Understanding transition mechanisms in high speed boundary layers is important for predictive design and control in aeronautics. Shock boundary layer interaction, in which the inviscid pressure rise causes the incoming boundary layer to separate and reattach downstream, has a destabilizing effect on the flow. The presence of a recirculation bubble and highly concave curvature of the streamlines near reattachment can support large growth of perturbations. In this paper, we investigate the receptivity properties of an asymptotically stable shock boundary layer interaction on a slender double wedge. The optimal frequency response of the two-dimensional steady state flow subjected to external perturbations is computed. It is found that the flow is highly receptive to low-frequency streamwise vorticity perturbations of a specific spanwise wavelength in the incoming boundary layer. This results in growth of streaks post-reattachment. The most amplified spanwise wavelength scales with approximately twice the boundary layer thickness at reattachment. By excluding the role of bubble dynamics in the input-output analysis, we find that recirculation bubble plays an important role in the perturbation growth and the spanwise wavelength selection. The present work demonstrates the efficacy of input-output analysis for investigating the stability and sensitivity of compressible boundary layer flows.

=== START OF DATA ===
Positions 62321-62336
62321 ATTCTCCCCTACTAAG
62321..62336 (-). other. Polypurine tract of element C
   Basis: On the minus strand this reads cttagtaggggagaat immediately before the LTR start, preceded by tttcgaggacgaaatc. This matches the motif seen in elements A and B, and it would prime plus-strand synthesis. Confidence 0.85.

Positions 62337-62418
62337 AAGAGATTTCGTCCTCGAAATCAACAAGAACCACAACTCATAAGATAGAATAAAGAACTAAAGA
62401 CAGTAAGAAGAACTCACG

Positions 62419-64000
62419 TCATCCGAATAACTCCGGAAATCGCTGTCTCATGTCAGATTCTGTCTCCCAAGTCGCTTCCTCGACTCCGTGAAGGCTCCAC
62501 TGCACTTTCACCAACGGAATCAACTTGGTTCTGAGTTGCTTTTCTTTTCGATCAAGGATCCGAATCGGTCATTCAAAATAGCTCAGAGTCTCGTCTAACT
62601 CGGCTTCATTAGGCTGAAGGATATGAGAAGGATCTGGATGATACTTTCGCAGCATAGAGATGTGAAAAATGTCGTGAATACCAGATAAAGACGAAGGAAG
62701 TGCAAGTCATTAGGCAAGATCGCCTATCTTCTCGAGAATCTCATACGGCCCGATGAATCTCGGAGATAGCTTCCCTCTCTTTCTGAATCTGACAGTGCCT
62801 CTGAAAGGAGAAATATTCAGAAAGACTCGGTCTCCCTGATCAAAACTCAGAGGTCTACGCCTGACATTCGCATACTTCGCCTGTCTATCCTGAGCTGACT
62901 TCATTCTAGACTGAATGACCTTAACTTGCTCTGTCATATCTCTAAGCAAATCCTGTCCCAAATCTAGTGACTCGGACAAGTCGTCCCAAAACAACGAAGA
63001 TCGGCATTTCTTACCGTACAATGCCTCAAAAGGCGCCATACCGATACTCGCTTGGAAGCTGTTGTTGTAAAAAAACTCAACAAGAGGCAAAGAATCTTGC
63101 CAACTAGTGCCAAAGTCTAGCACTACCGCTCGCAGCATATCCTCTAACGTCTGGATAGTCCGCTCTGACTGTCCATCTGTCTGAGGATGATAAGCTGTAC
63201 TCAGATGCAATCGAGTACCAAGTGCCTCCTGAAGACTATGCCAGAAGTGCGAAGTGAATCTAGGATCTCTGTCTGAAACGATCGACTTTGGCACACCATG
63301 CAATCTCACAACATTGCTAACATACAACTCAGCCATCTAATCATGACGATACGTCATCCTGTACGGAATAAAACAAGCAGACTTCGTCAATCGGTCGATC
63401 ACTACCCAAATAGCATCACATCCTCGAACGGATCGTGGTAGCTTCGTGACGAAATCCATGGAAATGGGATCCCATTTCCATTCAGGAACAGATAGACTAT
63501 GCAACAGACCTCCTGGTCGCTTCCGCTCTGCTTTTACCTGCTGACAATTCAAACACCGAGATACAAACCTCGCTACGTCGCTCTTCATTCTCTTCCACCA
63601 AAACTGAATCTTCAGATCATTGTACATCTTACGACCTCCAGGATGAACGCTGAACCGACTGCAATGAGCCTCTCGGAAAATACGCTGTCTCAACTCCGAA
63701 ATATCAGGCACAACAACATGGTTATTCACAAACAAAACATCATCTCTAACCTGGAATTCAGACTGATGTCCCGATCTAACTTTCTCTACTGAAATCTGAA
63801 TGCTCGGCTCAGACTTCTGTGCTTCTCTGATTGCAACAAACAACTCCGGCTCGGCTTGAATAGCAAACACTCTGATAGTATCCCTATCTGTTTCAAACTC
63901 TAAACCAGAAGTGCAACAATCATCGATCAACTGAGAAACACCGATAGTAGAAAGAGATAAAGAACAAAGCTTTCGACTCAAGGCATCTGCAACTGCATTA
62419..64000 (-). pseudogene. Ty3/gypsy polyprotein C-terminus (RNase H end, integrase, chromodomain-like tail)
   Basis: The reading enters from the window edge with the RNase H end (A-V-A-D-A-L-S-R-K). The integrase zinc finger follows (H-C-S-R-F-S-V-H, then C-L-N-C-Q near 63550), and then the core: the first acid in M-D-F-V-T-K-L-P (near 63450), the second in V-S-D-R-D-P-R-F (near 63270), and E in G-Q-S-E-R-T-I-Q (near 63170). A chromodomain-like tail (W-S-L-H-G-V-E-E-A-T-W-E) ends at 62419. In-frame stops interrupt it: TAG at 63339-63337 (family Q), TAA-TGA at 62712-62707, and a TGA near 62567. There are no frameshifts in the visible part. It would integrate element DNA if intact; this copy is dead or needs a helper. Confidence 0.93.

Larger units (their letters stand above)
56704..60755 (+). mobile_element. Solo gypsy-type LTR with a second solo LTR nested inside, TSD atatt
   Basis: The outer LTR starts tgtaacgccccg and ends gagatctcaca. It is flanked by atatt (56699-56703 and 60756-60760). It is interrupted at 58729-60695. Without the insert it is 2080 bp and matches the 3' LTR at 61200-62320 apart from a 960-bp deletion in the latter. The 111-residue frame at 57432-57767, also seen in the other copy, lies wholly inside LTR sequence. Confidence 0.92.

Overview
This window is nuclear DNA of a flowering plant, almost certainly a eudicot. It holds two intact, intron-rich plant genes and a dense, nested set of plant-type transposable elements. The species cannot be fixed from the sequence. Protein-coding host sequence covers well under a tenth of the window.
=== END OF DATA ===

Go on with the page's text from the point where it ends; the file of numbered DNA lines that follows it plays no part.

|Original language||English (US)|
|Title of host publication||2018 Fluid Dynamics Conference|
|Publisher||American Institute of Aeronautics and Astronautics Inc, AIAA|
|State||Published - 2018|
|Event||48th AIAA Fluid Dynamics Conference, 2018 - Atlanta, United States|
Duration: Jun 25 2018 → Jun 29 2018
|Name||2018 Fluid Dynamics Conference|
|Other||48th AIAA Fluid Dynamics Conference, 2018|
|Period||6/25/18 → 6/29/18|
Bibliographical noteFunding Information:
The authors would like to acknowledge the help from Mr. Anthony Knutson in grid construction. This work was sponsored by Air Force Office of Scientific Research under grant number FA9550-12-1-0064 and the Office of Naval Research under grant number N00014-15-1-2522. The views and conclusions contained herein are those of the authors and should not be interpreted as necessarily representing the official policies or endorsements, either expressed or implied, of the funding agencies or the U.S. Government.
© 2018, American Institute of Aeronautics and Astronautics Inc, AIAA. All rights reserved.